that large object data are updated atomically across
system or application outages. However, neither
protects against media failures.
Media failure detection, protection, and repair
mechanisms are often built into large-scale web
services. Such services are typically supported by very
large, heterogeneous networks built from low cost,
application errors that silently corrupt data are not
uncommon. Applications deployed on such systems
must regularly check for and recover from corrupted
application data. When corruption is detected, intact
Hardware faults and
versions of the affected data can be copied from a valid
This study does not consider the overhead of
detecting and correcting silent data corruption and
media failures. These overheads are comparable for
the both file and database systems.
3. Prior work
While filesystem fragmentation has been studied
within numerous contexts in the past, we were
surprised to find relatively
investigations. There is common folklore passed by
word of mouth between application and system
designers. A number of performance benchmarks are
impacted by fragmentation, but these do not measure
fragmentation per se. There are algorithms used for
space allocation by database and filesystem designers.
We found very little hard data on the actual
performance of fragmented storage. Moreover, recent
changes in application workloads, hardware models,
and the increasing popularity of database systems for
the storage of large objects present workloads not
covered by existing studies.
There is a wealth of anecdotal experience with
applications that use large objects. The prevailing
wisdom is that databases are better for small objects
while filesystems are better for large objects. The
boundary between small and large is usually a bit
fuzzy. The usual reasoning is:
Database queries are faster than file opens. The
overhead of opening a file handle dominates
performance when dealing with small objects.
Reading or writing large files is faster than
accessing large database BLOBS. Filesystems are
optimized for streaming large objects.
Database client interfaces aren’t good with large
objects. Remote database client interfaces such as
MDAC have historically been optimized for short
low latency requests returning small amounts of
File opens are CPU expensive, but can be easily
amortized over cost of streaming large objects.
None of the above points address the question of
application complexity. Applications that store large
objects in the filesystem encounter the question of how
to keep the database object metadata and the filesystem
object data synchronized. A common problem is the
garbage collection of files that have been “deleted” in
the database but not the filesystem.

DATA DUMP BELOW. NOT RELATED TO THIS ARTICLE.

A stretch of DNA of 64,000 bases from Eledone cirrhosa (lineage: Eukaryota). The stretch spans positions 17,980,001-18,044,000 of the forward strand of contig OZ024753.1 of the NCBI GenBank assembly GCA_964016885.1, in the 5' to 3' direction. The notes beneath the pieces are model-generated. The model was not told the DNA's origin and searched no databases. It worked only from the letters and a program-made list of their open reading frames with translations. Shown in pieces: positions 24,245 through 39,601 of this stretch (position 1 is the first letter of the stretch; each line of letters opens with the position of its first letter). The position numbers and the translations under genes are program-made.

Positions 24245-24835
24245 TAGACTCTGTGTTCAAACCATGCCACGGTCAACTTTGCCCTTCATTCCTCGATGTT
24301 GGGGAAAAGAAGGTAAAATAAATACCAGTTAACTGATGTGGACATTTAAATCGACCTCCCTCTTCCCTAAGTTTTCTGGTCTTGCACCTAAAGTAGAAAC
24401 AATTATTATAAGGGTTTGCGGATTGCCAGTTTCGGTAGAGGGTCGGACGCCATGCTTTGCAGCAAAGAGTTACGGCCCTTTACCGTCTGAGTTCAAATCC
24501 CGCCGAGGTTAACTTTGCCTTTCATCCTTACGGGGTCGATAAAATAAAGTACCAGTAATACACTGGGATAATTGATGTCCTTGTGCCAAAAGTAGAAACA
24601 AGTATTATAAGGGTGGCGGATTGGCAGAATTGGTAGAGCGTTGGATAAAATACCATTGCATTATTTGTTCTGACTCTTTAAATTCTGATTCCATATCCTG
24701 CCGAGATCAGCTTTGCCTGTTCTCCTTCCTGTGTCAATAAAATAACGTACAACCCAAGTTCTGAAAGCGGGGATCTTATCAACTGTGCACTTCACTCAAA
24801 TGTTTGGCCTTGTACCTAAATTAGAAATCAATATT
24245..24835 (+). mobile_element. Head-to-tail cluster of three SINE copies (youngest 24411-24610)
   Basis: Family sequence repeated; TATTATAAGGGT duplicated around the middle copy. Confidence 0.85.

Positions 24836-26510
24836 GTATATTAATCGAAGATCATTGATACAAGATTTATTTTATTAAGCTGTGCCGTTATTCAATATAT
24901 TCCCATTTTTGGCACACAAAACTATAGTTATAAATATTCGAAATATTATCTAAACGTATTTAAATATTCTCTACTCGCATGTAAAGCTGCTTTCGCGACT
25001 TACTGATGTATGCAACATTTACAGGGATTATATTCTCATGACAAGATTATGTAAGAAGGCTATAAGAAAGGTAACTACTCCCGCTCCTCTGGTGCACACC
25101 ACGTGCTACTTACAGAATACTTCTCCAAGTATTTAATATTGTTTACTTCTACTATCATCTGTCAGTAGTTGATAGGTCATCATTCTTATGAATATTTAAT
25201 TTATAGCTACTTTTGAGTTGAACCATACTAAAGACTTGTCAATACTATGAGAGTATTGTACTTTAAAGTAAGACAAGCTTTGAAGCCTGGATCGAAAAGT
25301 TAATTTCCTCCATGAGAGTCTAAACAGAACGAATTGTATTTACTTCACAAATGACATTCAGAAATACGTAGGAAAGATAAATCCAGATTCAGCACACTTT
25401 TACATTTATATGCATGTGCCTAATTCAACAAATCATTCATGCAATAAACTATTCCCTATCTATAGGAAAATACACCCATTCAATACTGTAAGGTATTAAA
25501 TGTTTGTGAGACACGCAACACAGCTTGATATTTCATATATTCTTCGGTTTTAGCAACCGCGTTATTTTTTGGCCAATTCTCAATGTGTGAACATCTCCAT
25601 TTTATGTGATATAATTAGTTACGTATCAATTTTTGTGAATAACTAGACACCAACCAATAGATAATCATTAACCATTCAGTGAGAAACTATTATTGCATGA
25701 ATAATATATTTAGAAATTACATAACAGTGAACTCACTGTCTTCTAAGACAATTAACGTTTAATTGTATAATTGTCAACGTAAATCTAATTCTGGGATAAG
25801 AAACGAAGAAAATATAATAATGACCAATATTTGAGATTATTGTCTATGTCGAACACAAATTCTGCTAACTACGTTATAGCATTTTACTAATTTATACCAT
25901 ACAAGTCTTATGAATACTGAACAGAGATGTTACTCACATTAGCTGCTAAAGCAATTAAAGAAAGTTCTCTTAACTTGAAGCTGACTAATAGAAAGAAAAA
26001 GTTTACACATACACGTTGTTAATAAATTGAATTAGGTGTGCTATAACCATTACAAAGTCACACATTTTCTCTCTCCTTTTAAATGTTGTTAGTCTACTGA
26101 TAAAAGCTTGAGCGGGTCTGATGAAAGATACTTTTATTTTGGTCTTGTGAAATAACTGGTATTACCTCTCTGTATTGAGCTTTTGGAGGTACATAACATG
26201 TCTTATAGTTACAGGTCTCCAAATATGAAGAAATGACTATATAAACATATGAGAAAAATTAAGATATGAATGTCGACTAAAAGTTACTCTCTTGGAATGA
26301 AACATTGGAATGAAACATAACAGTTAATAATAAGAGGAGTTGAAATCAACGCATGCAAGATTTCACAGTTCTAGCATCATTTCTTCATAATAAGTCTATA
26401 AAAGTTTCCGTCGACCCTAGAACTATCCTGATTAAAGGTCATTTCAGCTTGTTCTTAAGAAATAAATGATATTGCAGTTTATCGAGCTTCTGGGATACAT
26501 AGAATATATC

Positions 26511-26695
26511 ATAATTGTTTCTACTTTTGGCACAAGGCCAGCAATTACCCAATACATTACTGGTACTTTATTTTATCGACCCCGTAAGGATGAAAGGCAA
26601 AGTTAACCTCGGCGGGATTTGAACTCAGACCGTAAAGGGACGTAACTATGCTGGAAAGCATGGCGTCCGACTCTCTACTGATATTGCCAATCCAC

Also missing are operational issues such as
replication, backup, disaster
3.2. Standard Benchmarks
While many filesystem benchmarking tools exist, most
consider the performance of clean filesystems, and do
not evaluate long-term performance as the storage
system ages and fragments. Using simple clean initial
conditions eliminates potential variation in results
caused by different initial conditions and reduces the
need for settling time to allow the system to reach
Several long-term filesystem performance studies
have been performed based upon two general
approaches [Seltzer]. The first approach, trace based
load generation, uses data gathered from production
systems over a long period. The second approach, and
the one we adopt for our study, is vector based load
generation that models application behavior as a list of
primitives (the ‘vector’), and randomly applies each
primitive to the filesystem with the frequency a real
application would apply the primitive to the system.
NetBench [NetBench] is the most common
Windows file server benchmark. It measures the
performance of a file server accessed by multiple
clients. NetBench generates workloads typical of
SPC-2 benchmarks storage system applications
that read and write large files in place, execute large
read-only database queries, or provide read-only
on-demand access to video files [SPC].
The Transaction Processing Performance Council
[TPC] have defined several benchmark suites to
characterize online transaction processing workloads
and also decision support workloads. However, these
benchmarks do not capture the task of managing large
objects or multimedia databases.
None of these benchmarks
3.3. Data layout mechanisms
approaches to the fragmentation problem.
The creators of FFS observed that for typical
workloads of the time, fragmentation avoiding
allocation algorithms kept fragmentation under control
as long as volumes were kept under 90% full [Smith].
UNIX variants still reserve a certain amount of free
space on the drive, both for disaster recovery and in
order to prevent excess fragmentation.
NTFS disk occupancy on deployed Windows
systems varies widely. System administrators’ target
disk occupancy may be as low as 60% or over 90%
[NTFS]. On NT 4.0, the in-box defragmentation utility
was known to have difficulties running when the
occupancy was greater than 75%. This limitation was
addressed in subsequent releases. By Windows 2003
SP1, the utility included support for defragmentation of
systems take surprisingly different
system files and attempted partial file defragmentation
when full defragmentation is not possible.
LFS [Rosenblum], a log based filesystem,
optimizes for write performance by organizing data on
disk according to the chronological order of the write
requests. This allows it to service write requests
sequentially, but causes severe fragmentation when
files are updated randomly. A cleaner that
simultaneously defragments the disk and reclaims
deleted file space can partially address this problem.
Network Appliance’s WAFL (“Write Anywhere
File Layout”) [Hitz] is able to switch between
conventional and write-optimized
depending on workload conditions. WAFL also